Microsoft Teams escalates Slack rivalry with shared external channels, previews smart speakers, adds new presenter modes

Microsoft says new intelligent speakers for Teams Rooms will use voice recognition to identify up to 10 people in a meeting. (Microsoft Photos)

Microsoft Teams will let users create shared channels for communicating and collaborating outside their organization, extending the reach of its workplace hub as people around the world enter their second year of working from home and start to contemplate a limited return to the office.

The capability, called Microsoft Teams Connect, is similar in concept, and name, to the Slack Connect feature launched by Microsoft Teams’ main rival last year. Capabilities include chat, meetings, and the ability to collaborate on documents and apps. It comes with administrative controls to set permissions for external access.

Microsoft says Teams Connect it will be available in private preview today in advance of its broader rollout later this year.

It’s one of several new Teams features to be announced at Microsoft’s virtual Ignite industry conference on Tuesday. Microsoft is competing not only against Slack, which is being acquired by Salesforce, but also against Zoom, Google and others to build what amounts to an operating system for virtual and hybrid work.

Teams Room intelligent speakers: Microsoft is unveiling new smart speaker devices that will use voice recognition to identify up to 10 people in a meeting, creating the ability to use their names in the live meeting transcript. These speakers are designed for use in a Microsoft Teams Room setup in a physical office. The company says the speakers will be available in private preview later this year. No pricing was announced. One of the images shown by the company (above, right) looks strikingly like an older-generation Amazon Echo Dot.

Encrypted calls: A new capability in Teams will support end-to-end encryption for one-on-one Teams calls to meet higher security and compliance requirements. Microsoft says it will be available later this year.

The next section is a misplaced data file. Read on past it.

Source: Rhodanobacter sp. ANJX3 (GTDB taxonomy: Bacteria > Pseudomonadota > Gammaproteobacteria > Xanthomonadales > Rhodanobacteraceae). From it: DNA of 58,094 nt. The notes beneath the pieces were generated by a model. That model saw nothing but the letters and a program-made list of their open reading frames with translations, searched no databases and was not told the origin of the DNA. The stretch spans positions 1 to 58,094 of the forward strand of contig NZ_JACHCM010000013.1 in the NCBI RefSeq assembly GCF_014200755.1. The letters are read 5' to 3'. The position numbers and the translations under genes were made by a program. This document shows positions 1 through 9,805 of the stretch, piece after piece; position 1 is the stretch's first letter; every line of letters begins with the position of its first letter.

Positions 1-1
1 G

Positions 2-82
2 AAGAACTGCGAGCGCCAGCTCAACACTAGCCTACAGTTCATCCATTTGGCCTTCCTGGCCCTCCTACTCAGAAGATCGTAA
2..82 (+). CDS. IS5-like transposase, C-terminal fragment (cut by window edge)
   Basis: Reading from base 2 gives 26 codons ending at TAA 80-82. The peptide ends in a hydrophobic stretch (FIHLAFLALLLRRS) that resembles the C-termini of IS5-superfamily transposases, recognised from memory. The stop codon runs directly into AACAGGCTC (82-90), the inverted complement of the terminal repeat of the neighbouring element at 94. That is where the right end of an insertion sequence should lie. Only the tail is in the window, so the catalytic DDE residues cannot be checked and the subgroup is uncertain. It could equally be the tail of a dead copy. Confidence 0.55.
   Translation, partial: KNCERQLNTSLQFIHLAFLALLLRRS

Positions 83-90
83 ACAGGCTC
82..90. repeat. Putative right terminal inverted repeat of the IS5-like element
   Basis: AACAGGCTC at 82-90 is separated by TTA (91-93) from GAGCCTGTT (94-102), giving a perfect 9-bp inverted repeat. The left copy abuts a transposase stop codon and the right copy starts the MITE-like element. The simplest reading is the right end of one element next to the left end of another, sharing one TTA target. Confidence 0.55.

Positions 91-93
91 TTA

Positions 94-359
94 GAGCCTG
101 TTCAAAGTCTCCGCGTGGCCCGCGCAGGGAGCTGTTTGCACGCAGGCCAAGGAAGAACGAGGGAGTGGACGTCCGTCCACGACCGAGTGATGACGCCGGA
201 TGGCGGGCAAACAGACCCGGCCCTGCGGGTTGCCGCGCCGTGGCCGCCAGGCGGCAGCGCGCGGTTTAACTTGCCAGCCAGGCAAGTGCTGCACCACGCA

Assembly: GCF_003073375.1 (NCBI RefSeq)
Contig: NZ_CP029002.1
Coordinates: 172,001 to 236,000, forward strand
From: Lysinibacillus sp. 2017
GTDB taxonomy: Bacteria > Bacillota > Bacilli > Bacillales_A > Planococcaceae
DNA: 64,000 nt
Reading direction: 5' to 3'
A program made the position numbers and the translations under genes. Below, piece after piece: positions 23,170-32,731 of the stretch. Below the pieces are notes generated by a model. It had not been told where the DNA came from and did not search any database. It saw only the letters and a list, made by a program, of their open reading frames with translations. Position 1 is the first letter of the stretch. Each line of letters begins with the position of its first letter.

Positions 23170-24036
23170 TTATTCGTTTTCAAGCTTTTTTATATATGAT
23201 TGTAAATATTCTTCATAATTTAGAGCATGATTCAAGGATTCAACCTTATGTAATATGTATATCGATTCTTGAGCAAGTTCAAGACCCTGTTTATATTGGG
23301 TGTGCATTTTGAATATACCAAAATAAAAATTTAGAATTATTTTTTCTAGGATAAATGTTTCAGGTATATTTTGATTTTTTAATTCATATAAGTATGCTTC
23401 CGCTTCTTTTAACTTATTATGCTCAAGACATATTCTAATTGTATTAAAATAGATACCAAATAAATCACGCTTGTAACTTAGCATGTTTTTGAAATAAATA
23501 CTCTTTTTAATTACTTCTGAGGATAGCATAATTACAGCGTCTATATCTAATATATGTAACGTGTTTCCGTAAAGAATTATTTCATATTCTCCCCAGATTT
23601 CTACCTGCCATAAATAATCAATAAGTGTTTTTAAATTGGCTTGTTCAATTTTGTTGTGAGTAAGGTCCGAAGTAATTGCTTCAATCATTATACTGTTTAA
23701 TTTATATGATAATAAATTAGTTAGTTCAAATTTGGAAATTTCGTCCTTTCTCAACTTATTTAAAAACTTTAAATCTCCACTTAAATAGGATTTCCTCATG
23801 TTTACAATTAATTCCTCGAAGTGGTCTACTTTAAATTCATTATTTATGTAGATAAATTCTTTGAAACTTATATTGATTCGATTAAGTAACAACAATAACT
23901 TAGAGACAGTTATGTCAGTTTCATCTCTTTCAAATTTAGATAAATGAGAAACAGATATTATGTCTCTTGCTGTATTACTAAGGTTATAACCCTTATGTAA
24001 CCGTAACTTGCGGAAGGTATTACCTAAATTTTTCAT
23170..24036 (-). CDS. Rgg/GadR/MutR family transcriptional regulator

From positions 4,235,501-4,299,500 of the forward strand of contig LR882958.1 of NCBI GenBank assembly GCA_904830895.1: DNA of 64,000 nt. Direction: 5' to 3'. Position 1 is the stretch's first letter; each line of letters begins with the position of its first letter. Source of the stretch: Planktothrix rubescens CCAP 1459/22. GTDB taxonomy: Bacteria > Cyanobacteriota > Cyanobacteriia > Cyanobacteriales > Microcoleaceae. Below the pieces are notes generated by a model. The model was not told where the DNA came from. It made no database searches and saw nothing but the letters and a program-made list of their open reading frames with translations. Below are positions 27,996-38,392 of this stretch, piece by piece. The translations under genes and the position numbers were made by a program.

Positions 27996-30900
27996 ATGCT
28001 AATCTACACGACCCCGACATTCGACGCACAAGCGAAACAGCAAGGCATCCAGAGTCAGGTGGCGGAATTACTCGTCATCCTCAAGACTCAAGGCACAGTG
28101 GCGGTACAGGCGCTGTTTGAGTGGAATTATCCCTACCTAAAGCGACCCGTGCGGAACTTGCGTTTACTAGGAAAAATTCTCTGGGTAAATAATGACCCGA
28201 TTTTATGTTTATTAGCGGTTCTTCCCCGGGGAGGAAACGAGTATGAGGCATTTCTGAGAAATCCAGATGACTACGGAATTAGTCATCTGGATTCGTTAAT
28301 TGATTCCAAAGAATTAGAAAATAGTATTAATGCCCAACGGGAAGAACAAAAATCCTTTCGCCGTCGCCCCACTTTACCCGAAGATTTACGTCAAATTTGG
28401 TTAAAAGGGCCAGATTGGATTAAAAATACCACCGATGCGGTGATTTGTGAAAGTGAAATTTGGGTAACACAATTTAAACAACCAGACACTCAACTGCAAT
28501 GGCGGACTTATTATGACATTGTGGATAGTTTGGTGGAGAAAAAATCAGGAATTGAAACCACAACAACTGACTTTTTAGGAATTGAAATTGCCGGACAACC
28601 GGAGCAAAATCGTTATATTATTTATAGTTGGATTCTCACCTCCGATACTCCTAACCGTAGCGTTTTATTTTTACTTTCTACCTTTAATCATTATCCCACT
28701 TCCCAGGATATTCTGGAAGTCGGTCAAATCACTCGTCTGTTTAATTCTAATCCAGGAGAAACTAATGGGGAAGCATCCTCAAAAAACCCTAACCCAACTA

PowerPoint Live: This feature will give presenters a single view of notes, slides, meeting chat and the virtual audience when giving a virtual presentation, more closely matching a real-word experience. Attendees will be able to navigate the PowerPoint presentation on their own, as well. This is available as of today.

Presenter Modes: A new capability in Teams will let presenters adjust how their presentation appears to viewers, including a reporter mode that puts the content above the presenter’s shoulder in the style of a news show. There’s also a side-by-side mode. Another mode, called standout, will show the speaker in front of the content. Standout mode is launching first.

Dynamic view: This feature automatically arranges different components of a meeting depending on the circumstances, including the speaker’s video, audience, and presentation. It’s slated to be available to Teams users later this month.

New webinar support: Another new feature will let users run interactive webinars for up to 1,000 attendees in Microsoft Teams, with the ability to broadcast view-only webinars to up to 20,000 people. In an unusual twist, Microsoft will reduce this broadcast limit to 10,000 attendees after June 30 of this year. The higher interim limit is designed “to accommodate heightened demand for virtual events during this period of remote work,” the company says.



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